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Is there a way to convert a hash made in ruby to a C++ map? I've tried printing the hash into a file, but am unaware of how to read it into a C++ map.

The hash is printed in the following way:

stringA  =>  123 234 345 456 567
stringB  =>  12 54 103 313 567 2340 

The amount of numbers varies for each associated string, and the strings are unique. I would like to use:

std::map<std::string,std::vector<unsigned int>> stringMap;

How can I read the string and array parts of each line separately?

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2 Answers 2

up vote 1 down vote accepted

Just use plain-Jane formatted input:

#include <unordered_map>
#include <fstream>
#include <sstream>
#include <string>
#include <vector>

std::ifstream infile("thefile.txt");
std::string line;

std::unordered_map<std::string, std::vector<int>> v;

while (std::getline(infile, line)
  std::string key, sep;
  int n;

  std::istringstream iss(line);

  if (!(iss >> key >> sep)) { /* error */ }
  if (sep != "=>")          { /* error */ }

  while (iss >> n) v[key].push_back(n);

  // maybe check if you've reached the end of the line and error otherwise
  // or maybe add the option to end a line at a comment character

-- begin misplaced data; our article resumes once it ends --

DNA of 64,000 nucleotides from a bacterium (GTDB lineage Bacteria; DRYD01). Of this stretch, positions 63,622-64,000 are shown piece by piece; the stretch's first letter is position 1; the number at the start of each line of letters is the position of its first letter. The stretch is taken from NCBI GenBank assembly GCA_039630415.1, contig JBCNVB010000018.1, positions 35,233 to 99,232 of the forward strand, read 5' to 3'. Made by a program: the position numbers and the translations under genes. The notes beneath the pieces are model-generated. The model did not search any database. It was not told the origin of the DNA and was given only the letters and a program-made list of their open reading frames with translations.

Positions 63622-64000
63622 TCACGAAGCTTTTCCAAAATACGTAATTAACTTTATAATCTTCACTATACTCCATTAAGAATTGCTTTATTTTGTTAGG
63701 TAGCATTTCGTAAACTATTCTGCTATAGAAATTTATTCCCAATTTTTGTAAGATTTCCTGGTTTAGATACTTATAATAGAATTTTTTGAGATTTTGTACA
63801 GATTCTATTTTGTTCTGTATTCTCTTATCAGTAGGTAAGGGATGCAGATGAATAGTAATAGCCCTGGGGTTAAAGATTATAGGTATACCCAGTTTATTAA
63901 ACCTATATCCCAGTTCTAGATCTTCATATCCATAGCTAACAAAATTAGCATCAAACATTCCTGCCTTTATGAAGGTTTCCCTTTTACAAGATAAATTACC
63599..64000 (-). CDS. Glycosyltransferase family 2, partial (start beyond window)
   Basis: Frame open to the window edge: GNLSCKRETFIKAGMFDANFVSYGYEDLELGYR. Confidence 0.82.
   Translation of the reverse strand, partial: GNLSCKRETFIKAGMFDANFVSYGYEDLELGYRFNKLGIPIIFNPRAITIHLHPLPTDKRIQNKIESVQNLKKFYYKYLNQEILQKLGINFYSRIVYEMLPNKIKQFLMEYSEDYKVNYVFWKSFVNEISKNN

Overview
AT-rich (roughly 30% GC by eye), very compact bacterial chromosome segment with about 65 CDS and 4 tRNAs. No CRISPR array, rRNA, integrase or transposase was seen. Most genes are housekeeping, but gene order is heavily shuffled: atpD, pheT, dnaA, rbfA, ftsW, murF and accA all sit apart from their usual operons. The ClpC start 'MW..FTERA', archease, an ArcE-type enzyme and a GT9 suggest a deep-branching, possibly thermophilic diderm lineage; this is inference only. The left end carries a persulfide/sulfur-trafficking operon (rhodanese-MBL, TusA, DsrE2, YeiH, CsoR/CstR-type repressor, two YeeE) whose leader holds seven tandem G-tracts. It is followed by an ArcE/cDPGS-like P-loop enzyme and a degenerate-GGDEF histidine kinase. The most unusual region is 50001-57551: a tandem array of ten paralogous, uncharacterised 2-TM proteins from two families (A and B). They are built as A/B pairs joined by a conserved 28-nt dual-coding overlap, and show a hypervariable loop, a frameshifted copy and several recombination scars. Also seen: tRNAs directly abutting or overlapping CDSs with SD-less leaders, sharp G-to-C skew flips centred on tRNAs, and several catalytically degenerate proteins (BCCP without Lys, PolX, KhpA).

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This will fail if the string contain spaces: a string with spaces => 1 2 3 – David Rodríguez - dribeas Oct 19 '11 at 11:54
@DavidRodríguez-dribeas: That's true. If you need that, replace the first input operation by a loop that waits for the =>, or use substr() to locate the separator. The OP is welcome to clarify whether this is required. – Kerrek SB Oct 19 '11 at 12:01
The string won't have any spaces, but could be a number valid as a string. thanks – zanbri Oct 19 '11 at 12:11

Yes it is possible. A simple solution could look like this:

#include <fstream>
#include <iterator>
#include <string>
#include <map>
#include <vector>
#include <algorithm>

int main() {
    std::ifstream input("your_file.txt");
    std::map<std::string,std::vector<unsigned int>> stringMap;
    std::string key, dummy; // dummy is for eating the "=>"
    while(input >> key >> dummy) {

Some notes:

  • stringMap[key] will create a new entry in the map if none exists yet
  • std::istream_iterator<int> will try to read integers from the file until an error happens (such as a character that cannot be converted to integer), or the end of the stream is reached
  • input.clear() clears any errors from the stream (the std::copy above will always end in an error)
  • this solution will not work as expected if your keys can be parsed as integers, or if they contain spaces

If these limitations are to strict for you, you could look into Boost.Spirit.Qi.

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This will fail if the strings contain spaces, it will also fail if numbers are valid as strings, like: 10 => 1 2 3 4 5. "10" is a valid string, but also a valid number. – David Rodríguez - dribeas Oct 19 '11 at 11:53

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